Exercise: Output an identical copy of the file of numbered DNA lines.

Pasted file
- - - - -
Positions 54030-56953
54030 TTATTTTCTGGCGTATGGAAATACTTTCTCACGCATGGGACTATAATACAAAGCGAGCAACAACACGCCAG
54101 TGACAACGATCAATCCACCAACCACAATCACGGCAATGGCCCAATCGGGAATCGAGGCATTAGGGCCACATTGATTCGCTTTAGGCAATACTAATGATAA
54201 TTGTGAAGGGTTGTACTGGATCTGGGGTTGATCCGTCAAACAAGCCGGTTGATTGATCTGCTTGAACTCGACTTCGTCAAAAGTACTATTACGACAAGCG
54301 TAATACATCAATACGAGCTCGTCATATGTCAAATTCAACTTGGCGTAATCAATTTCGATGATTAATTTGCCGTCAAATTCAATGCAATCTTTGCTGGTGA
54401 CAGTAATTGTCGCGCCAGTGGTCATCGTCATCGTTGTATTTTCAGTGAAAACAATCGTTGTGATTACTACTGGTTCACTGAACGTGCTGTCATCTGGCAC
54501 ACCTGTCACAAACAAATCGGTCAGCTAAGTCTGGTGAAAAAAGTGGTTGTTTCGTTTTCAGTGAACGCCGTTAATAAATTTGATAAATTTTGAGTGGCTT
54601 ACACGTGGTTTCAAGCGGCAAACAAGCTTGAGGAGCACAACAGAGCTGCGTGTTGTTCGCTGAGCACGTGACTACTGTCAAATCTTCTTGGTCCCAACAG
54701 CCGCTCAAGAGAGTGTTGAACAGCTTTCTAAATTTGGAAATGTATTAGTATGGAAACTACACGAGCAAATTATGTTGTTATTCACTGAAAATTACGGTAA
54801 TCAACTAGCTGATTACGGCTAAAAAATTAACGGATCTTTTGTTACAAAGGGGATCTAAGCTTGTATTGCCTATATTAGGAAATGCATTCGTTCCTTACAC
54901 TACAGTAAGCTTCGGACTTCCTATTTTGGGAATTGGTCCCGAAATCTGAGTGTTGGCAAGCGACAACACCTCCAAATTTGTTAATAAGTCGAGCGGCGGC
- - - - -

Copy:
Positions 54030-56953
54030 TTATTTTCTGGCGTATGGAAATACTTTCTCACGCATGGGACTATAATACAAAGCGAGCAACAACACGCCAG
54101 TGACAACGATCAATCCACCAACCACAATCACGGCAATGGCCCAATCGGGAATCGAGGCATTAGGGCCACATTGATTCGCTTTAGGCAATACTAATGATAA
54201 TTGTGAAGGGTTGTACTGGATCTGGGGTTGATCCGTCAAACAAGCCGGTTGATTGATCTGCTTGAACTCGACTTCGTCAAAAGTACTATTACGACAAGCG
54301 TAATACATCAATACGAGCTCGTCATATGTCAAATTCAACTTGGCGTAATCAATTTCGATGATTAATTTGCCGTCAAATTCAATGCAATCTTTGCTGGTGA
54401 CAGTAATTGTCGCGCCAGTGGTCATCGTCATCGTTGTATTTTCAGTGAAAACAATCGTTGTGATTACTACTGGTTCACTGAACGTGCTGTCATCTGGCAC
54501 ACCTGTCACAAACAAATCGGTCAGCTAAGTCTGGTGAAAAAAGTGGTTGTTTCGTTTTCAGTGAACGCCGTTAATAAATTTGATAAATTTTGAGTGGCTT
54601 ACACGTGGTTTCAAGCGGCAAACAAGCTTGAGGAGCACAACAGAGCTGCGTGTTGTTCGCTGAGCACGTGACTACTGTCAAATCTTCTTGGTCCCAACAG
54701 CCGCTCAAGAGAGTGTTGAACAGCTTTCTAAATTTGGAAATGTATTAGTATGGAAACTACACGAGCAAATTATGTTGTTATTCACTGAAAATTACGGTAA
54801 TCAACTAGCTGATTACGGCTAAAAAATTAACGGATCTTTTGTTACAAAGGGGATCTAAGCTTGTATTGCCTATATTAGGAAATGCATTCGTTCCTTACAC
54901 TACAGTAAGCTTCGGACTTCCTATTTTGGGAATTGGTCCCGAAATCTGAGTGTTGGCAAGCGACAACACCTCCAAATTTGTTAATAAGTCGAGCGGCGGC